Christina lake

Christina Lake Water Monitoring

DATE: January 2018

The Christina Lake, a scenic and recreational lake, has been a part of Conklin and its history for many generations. As part of CRDAC’s mandate, it is our objective to ensure that we aim to protect the water, traditional ecological knowledge, and species ranging from walleye to yellow perch for many more generations to come.

Through this program, the CRDAC hopes to develop a water quality program including the installation of 16 shallow groundwater wells to help measure levels, identify any present contaminants, and collection of data that will ultimately help contribute to a fish health study. Residents are needed to help identify key locations around and/or on the lake as well as key items that need to be measured.

About the Lake

Christina Lake has a surface area of 21.3 km2, a mean depth of 17m and volume of 369,000 dm3 (Mitchell and Prepas 1990). The lake has tree deep basins that drop off abruptly to maximum depths of 24m, 26m, and 33m. A shallow constriction joins the west and central basins. In addition to the deep basins, there are two shallow basins with mean depths of about 1.5m and 12m. Along the shorelines, extensive areas of sand and gravel form beaches.

Christina Lake’s extensive sub-watershed area of 1,270 km2 is almost 60 times larger than its surface area. Most of its area resides south of the lake and most of this portion is drained by Birch and Sunday Creeks, which are the largest of the streams that flow into the lake. The sole outlet channel of Christina Lake, known as the Jackfish River, is located at the western end of the lake. It flows north into the nearby Christina River, which eventually flows into the Athabasca River.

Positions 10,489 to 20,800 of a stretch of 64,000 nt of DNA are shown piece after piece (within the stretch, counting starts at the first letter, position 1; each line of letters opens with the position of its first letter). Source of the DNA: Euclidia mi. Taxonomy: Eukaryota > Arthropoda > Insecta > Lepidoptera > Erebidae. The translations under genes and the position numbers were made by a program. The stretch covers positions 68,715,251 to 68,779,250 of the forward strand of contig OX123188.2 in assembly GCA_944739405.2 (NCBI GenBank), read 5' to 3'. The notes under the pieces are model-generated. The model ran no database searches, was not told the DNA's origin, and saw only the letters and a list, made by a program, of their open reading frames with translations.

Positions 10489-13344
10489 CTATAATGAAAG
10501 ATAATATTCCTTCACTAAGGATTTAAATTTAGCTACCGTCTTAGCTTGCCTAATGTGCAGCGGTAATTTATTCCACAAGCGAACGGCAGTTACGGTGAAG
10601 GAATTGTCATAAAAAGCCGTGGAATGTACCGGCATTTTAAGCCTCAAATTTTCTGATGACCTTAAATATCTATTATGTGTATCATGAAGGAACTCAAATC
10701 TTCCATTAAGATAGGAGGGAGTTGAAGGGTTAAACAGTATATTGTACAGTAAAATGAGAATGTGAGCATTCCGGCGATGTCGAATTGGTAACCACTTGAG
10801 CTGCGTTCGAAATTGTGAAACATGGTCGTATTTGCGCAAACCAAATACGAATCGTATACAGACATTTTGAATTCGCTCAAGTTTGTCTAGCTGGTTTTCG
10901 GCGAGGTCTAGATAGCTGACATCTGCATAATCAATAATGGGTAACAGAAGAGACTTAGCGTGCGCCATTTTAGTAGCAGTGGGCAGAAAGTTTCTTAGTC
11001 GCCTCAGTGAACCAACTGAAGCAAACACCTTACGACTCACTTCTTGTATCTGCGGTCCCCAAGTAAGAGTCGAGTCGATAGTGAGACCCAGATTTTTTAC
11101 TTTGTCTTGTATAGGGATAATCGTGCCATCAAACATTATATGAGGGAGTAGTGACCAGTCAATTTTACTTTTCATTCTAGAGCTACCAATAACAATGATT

Fish and Fish Habitat

There have been 15 fish species identified/reported in the Christina Lake, including (AEP 2023a; Mills 1987; Mitchell and Prepas 1990):

  • Arctic Grayling (Thymallus arcticus)
  • Burbot (Lota lota)
  • Iowa Darter (Etheostoma exile)
  • Lake Whitefish (Coregonus clupeaformis)
  • Longnose Dace (Rhinichthys cataractae)
  • Northern Redbelly Dace (Chromosum eos)
  • Northern Pike (Esox lucius)
  • Slimy Sculpin (Cottus cognatus)
  • Spottail Shiner (Notropis hudsonius)
  • Trout-Perch (Percopsis omiscomaycus)
  • Tullibee (Cisco) (Coregonus artedi)
  • Walleye (Sander vitreus)

Christina Lake was rated as providing moderate to high potential for spawning, nursery, rearing, feeding, and overwintering for sport fish, suckers, and forage fish. The lake contains habitats that are considered critical or sensitive, including known spawning sites for Walleye, and suspecting sites for Lake Whitefish, Cisco, Burbot, and Sucker species (AEP 2023b; Golder 1998).

Arctic Grayling’s classification has been upgraded to “may be at risk” in the most recent General Status of Alberta Wild Species Report (AEP 2023b) and the Alberta Endangered Species Conservation Committee (ESCC) has Arctic Grayling listed as a Species of Special Concern (ESCC 2023). This species may use the lake for overwintering, nursery, rearing, and feeding.